I also agree that putting OrderInteractor interface in the interface layer is incorrect. As noted, the UseCase layer is looking outward. Also as noted, any change to the OrderInteractor interface would necessarily impact the UseCase layer. E.g., adding "Delete" to the OrderInteractor interface would mean that the implementation of OrderInteractor in UseCases would cause a compile error which would require a change. This is specifically what a "Clean Architecture" seeks to avoid.
More generally, let's take a snippet from the Uncle Bob quote above - "...the name of something declared in an outer circle must not be mentioned by code in an inner circle". This is exactly what is being done here. The implementation of OrderInteractor in UseCases explicitly uses/mentions names from Interfaces, the outer circle, specifically "Items" and "Add".
It would be nice if you would update the article to reflect this or better explain why you think the article, as currently written, is correct.
All that said I really like this article! It's well written and is the best article I've found so far that has useful, concrete, examples of the concepts in the original "Clean Architecture" article. Well done.
I agree that the code, as written, violates the dependency inversion principle. You've basically derived the OrderInteractor interface defined in interfaces from the OrderInteractor struct implementation that exists in the usecases layer. Conceptually (as Sam mentions), the struct is conforming to this interface that it shouldn't have knowledge of since the interface is in an outer layer.
It would be cleaner if the interface were declared alongside the struct, and the repository depended on an interface from usecases.
The current code would also be better if it just did away with the interface and the interfaces layer repository just depended on the exported struct from usecases layer, but then you sacrifice mocking capabilities and make testing harder.
In the case of the repositories, though, it's the inner layer that defines the contract. The domain layer defines the OrderRepository interface and the interfaces layer provides the DbOrderRepo implementation.
If this were Java, in order to implement the OrderInteractor interface defined in the interfaces layer, the use cases layer would have to explicitly "mention" a name from an outer circle. Again, Go allows us to do this implicitly, but the inner circle still has to "know" something about the outer circle. If you were to make a change to the OrderInteractor interface in the outer layer, you would have to make a change to the implementation in the inner layer.
I find it interesting how golang people are touting about no need for include files like C++ does, and here we are kinda re-creating those include files in a form of interfaces.Take this as a random thought, cause we do extensively use interfaces so that we could mock functionality from different layers of the app.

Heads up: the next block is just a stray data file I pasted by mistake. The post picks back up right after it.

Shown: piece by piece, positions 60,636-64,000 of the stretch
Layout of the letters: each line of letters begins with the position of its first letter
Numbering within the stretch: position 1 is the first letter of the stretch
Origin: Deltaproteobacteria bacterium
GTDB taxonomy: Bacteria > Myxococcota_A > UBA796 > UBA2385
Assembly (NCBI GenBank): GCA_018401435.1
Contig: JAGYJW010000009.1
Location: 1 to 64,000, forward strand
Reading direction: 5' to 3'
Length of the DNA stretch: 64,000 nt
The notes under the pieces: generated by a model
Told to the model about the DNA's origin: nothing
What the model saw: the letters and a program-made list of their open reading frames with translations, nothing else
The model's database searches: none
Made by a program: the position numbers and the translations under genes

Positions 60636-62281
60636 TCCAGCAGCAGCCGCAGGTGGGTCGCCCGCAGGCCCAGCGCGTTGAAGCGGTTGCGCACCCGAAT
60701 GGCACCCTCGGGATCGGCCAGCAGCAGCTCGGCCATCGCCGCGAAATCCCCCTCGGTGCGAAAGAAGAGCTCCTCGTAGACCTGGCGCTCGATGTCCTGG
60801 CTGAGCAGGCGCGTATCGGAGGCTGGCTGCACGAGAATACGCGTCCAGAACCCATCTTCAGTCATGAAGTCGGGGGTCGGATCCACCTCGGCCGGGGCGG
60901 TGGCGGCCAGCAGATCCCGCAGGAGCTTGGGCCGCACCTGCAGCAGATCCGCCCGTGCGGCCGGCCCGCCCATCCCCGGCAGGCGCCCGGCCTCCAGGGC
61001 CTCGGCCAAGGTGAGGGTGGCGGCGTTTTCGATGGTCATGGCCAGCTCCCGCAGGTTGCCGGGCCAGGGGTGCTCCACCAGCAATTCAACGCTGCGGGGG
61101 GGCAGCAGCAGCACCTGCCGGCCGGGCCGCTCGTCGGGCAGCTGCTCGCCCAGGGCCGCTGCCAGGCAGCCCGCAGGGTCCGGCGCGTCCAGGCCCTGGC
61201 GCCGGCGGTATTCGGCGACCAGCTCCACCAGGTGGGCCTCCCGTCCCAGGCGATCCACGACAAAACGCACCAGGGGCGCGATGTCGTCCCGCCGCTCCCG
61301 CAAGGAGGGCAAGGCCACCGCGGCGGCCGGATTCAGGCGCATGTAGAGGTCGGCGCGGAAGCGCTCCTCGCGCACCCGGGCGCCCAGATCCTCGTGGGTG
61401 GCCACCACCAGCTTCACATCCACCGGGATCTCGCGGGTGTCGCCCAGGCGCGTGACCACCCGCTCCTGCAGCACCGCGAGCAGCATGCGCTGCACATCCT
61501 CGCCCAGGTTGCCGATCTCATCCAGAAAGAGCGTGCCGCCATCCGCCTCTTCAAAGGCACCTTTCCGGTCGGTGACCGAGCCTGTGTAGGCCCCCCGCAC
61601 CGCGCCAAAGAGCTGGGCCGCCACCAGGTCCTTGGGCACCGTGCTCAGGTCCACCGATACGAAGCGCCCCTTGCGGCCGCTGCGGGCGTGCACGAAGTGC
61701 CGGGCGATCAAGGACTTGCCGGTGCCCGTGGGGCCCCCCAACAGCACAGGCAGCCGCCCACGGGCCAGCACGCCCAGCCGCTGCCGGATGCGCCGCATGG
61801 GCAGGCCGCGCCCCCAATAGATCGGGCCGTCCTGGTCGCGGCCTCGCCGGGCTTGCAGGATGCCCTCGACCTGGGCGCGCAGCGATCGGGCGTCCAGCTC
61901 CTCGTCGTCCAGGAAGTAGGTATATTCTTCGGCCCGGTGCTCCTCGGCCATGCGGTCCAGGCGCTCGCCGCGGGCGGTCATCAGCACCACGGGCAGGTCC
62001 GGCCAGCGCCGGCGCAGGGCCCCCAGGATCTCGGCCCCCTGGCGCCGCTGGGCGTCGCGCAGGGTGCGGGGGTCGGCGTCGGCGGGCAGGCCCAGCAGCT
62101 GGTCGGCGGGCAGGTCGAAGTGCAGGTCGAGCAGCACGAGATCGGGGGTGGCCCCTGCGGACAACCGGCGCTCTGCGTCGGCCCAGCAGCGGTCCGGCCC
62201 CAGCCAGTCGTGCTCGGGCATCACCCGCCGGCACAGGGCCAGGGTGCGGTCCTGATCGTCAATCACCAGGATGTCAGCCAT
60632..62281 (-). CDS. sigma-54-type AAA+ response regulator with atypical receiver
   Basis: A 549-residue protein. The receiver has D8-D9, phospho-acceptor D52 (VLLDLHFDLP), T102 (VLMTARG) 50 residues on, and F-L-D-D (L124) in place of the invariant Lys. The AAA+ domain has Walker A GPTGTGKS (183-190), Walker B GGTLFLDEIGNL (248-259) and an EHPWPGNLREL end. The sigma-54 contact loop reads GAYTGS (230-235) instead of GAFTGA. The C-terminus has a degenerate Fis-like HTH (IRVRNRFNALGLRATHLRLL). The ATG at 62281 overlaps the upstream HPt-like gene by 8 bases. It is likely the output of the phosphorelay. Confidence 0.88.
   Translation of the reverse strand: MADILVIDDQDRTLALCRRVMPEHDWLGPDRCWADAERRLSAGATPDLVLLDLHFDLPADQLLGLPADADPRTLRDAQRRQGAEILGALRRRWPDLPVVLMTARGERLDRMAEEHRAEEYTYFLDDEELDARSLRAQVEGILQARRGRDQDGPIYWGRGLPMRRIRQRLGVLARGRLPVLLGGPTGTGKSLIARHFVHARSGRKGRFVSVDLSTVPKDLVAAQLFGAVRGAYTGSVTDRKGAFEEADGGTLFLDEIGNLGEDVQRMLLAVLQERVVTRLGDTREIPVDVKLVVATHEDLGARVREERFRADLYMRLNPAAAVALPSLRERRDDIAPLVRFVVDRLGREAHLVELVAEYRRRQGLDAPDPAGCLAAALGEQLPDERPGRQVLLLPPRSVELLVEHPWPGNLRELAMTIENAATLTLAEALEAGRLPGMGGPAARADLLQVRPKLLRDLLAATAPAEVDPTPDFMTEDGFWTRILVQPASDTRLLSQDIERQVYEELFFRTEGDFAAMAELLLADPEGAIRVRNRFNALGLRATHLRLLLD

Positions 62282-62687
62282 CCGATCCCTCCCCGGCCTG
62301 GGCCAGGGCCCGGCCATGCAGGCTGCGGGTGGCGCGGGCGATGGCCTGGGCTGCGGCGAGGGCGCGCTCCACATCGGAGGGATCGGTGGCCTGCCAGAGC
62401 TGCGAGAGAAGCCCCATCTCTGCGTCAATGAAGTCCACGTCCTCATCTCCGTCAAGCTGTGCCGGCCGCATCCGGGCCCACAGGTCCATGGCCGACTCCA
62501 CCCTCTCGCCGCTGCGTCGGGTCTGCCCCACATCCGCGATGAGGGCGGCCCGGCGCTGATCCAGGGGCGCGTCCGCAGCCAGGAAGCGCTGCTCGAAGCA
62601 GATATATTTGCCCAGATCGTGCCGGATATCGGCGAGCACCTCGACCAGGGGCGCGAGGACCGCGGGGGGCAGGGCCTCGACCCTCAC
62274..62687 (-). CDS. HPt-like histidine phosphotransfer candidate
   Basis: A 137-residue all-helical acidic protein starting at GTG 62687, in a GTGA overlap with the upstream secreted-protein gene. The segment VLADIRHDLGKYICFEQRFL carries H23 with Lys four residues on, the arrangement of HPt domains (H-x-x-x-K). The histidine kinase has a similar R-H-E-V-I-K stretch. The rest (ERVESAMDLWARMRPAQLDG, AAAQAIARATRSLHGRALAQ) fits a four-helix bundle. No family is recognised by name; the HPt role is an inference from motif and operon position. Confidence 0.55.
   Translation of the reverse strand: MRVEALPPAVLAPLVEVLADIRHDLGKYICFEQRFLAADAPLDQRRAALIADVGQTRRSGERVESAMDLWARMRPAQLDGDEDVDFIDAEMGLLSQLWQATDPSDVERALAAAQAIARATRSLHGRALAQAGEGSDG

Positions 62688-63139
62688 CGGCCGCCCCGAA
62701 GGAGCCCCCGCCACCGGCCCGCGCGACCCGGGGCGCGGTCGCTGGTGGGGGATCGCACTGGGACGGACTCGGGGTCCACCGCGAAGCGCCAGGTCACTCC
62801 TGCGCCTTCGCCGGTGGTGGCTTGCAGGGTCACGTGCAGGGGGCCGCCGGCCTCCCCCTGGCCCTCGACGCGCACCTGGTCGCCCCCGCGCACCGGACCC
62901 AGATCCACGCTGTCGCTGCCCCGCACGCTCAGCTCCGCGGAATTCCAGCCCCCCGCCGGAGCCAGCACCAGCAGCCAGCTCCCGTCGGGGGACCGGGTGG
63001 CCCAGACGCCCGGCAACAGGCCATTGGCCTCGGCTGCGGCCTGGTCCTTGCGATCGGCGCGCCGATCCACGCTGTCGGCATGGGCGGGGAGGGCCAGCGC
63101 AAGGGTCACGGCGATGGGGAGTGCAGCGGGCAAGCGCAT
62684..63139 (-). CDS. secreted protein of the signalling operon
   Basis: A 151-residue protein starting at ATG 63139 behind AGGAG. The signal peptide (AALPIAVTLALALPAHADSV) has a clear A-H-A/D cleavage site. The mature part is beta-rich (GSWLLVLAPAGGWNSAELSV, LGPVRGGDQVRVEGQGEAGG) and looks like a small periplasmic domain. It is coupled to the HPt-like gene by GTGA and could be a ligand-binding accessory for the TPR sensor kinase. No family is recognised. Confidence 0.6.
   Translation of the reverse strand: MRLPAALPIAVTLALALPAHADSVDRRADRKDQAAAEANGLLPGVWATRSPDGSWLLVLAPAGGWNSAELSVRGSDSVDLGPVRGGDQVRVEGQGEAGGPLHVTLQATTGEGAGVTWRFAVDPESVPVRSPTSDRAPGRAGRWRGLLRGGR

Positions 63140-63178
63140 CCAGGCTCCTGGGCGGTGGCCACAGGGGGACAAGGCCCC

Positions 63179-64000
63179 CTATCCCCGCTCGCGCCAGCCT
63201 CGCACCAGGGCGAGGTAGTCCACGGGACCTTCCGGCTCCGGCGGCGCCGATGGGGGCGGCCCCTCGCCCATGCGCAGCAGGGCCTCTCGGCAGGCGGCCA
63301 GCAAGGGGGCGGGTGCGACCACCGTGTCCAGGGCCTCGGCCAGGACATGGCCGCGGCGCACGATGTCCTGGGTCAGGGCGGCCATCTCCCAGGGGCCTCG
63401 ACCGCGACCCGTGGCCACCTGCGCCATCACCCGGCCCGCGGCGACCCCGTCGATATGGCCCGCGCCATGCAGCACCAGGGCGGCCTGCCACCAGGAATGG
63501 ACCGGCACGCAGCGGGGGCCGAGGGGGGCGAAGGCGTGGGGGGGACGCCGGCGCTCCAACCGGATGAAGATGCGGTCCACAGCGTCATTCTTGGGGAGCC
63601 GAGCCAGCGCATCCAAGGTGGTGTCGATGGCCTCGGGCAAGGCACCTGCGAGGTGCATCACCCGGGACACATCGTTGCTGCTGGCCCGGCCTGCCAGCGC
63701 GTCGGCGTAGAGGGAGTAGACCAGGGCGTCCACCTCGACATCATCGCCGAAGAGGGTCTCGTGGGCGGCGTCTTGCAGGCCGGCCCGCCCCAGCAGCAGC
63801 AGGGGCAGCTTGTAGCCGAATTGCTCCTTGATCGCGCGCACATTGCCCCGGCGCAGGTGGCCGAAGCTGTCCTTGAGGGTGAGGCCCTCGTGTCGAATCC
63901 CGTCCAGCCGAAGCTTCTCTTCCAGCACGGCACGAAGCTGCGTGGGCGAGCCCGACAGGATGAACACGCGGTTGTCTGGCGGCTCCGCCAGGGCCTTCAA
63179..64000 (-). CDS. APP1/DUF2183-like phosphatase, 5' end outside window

If you look at src/interfaces/repositories.go, you'll see that the repositories are fully implemented. They are interfaces in the Clean Architecture sense, that is, they form an interface between our use cases and the infrastructure. This is not to be mixed up with "interface" in the classical OOP sense!
Graphical visualization of the code from this article:http://rumba.net.ru/images/...
Hello ! Thanks for this awesome post, very helpful ! I was wondering where should we put the configuration? I have been using viper for a while now, and I thought putting it Infrastructure and Interfaces but where am I supposed to init all the configuration inputs?Also, do you think it's better to inject configuration to handlers (webservices) so they can pass the proper configuration values along to use cases?
Thanks a lot in advance :)
I believe there is a typo. In the sentence " This way, the use cases layer can refer to a concept of the domain layer", it should say "... refer to a concept of a interface layer..". Because repositories are part of interface layer, not domain layer.
Thanks for your feedback. However, the sentence is correct: "This way, the use cases layer can refer to a concept of the domain layer - repositories - while using only the language of the domain layer. Still, the actual code executed is in the interfaces layer."
Thanks for the great article. I've been applying clean architecture to Go applications for a while(both professionally and for my hobby project).
The only remark that I have is (Kluyg also mentioned this) when you abstract the DB layer for simple operations like Store or FindById it looks nice and appealing but if you had more complex requirements (complex queries, transactions etc) it would become a huge investment to do this right.
Think about this; in a larger application that would require a high number of different types of queries to a database, you would end up with a DbUserRepo that implements tens of different functions. This is because you want your repo operations to be atomic, and have the logic implemented using those subset of operations in your domain and usecases layers.